Greg Strand is EFCA executive director of theology and credentialing, and he serves on the Board of Ministerial Standing as well as the Spiritual Heritage Committee. He and his family are members of Northfield (Minnesota) EFC.
This is a follow up to an earlier post on “the singing church.” Since it was an important question and one likely asked of others, I include it and my response below.
This post leans in the direction one must (cannot help but) praise by singing. What about the person who is uncomfortable with the “singing” parts of a corporate church gathering. This person may love Christian music and may love to listen to praise songs. But this individual does not vocally sing. Is it a matter of praise without singing, e.g. on the inside, with dance, with journaling, etc.? Or is it praise with singing and other acceptable responses to God and His work in our lives? Is it either/or, or both/and?
The ending of the Bible’s songbook, Psalm 150:6, exclaims “Let everything that has breath praise the Lord! Praise the Lord!” This praise is grounded in God’s Person and His work (v. 2): “Praise him for his mighty deeds; praise him according to his excellent greatness.” God is to be praised everywhere (v. 1) and with everything (vv. 3-5).
In the New Testament during Jesus’ final triumphal entry into Jerusalem, on the way to the cross, the Pharisees were greatly bothered because of the praise and worship of the disciples and the crowd that accompanied Jesus. In response, a rebuke, Jesus responded, “I tell you, if these were silent, the very stones would cry out” (Lk. 19:40). And finally and ultimately, in the final book of the Bible, Revelation, singing occurs among the redeemed around the throne (e.g., 5:9-14).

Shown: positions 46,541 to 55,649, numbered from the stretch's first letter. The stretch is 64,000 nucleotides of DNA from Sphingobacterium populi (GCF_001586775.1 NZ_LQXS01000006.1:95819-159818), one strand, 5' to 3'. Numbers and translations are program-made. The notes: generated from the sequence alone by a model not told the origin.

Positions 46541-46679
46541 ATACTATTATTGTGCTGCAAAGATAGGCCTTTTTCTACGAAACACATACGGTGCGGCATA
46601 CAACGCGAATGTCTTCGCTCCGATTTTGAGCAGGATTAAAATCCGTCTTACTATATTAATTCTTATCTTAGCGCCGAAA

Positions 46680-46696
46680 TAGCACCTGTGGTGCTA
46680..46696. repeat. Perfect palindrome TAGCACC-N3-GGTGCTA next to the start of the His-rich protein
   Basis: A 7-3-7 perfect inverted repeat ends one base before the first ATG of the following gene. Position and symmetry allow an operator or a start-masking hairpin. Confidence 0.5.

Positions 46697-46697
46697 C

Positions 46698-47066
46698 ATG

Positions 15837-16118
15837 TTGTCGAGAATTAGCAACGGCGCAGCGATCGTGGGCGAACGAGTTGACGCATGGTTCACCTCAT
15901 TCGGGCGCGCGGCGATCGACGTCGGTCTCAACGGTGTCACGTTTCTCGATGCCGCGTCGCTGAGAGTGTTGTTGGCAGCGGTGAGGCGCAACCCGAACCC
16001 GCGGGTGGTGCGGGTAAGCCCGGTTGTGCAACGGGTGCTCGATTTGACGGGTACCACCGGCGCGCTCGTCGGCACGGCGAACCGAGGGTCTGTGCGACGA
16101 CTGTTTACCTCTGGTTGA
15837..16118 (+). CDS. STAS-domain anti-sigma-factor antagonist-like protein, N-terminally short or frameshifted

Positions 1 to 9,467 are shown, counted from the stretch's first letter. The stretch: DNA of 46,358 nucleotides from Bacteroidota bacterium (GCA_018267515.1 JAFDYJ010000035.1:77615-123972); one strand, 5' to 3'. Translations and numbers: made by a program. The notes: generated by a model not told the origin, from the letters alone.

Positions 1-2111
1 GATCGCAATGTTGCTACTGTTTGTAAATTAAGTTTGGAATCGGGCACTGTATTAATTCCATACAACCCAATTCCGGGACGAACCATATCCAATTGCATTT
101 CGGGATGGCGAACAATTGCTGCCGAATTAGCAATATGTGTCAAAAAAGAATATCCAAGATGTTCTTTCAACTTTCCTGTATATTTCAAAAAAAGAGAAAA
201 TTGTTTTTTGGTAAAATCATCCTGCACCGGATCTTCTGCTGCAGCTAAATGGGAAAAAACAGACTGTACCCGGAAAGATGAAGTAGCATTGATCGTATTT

So now to the question: Is singing part of being redeemed, of being transformed? I think it is. It is what we will be doing corporately around the throne forever, which means we will be doing that imperfectly now, “tuning our instruments” (C. S. Lewis, “A Word About Praising,” in Reflections on the Psalms) here for the concert around the throne there. It has been said that preaching will one day end, while singing will not.
On the one hand, one could point to the commands of Scripture regarding singing. And that would suffice. But there is to be, on the other hand, something more. It ought to be expressed in delight. We are here and now to be engaged in doing what we will do around the throne for eternity. Will we be singing praises? Will they be verbalized? Yes, I believe they will (Rev. 5:9, “And they sang . . .”). Though I must confess I don’t know exactly what that will be like as I have never experienced life in a resurrected and glorified body. But Jesus as the firstfruits of the resurrection gives us in his post-resurrected and glorified body a depiction of what it will be like.
It seems to me that the redeemed sing. I don’t see any examples to the contrary in Scripture. In fact, the wonderful Psalm 107 contrasts the redeemed who thank the Lord and the “wicked shut their mouths” (v. 42, NIV). Though this is not our final state, what we are doing now is tuning our instruments for the great banquet feast, to change the metaphor. We ought to be engaging now in what we will be doing in eternity. In fact, this reflects that the future kingdom has broken in to the present in how we live and the activities in which we engage.
The fact that one does not sing or “grins and bears it” reflects the reality of my post – we are not yet in heaven, the kingdom has come, yes, but not in full. There will come a day when he will sing, when all redeemed will sing and will want to sing. And then our faith will have become sight and any remnants of duty will have been glorified so that it will only be delight.
Marantha, come Lord Jesus!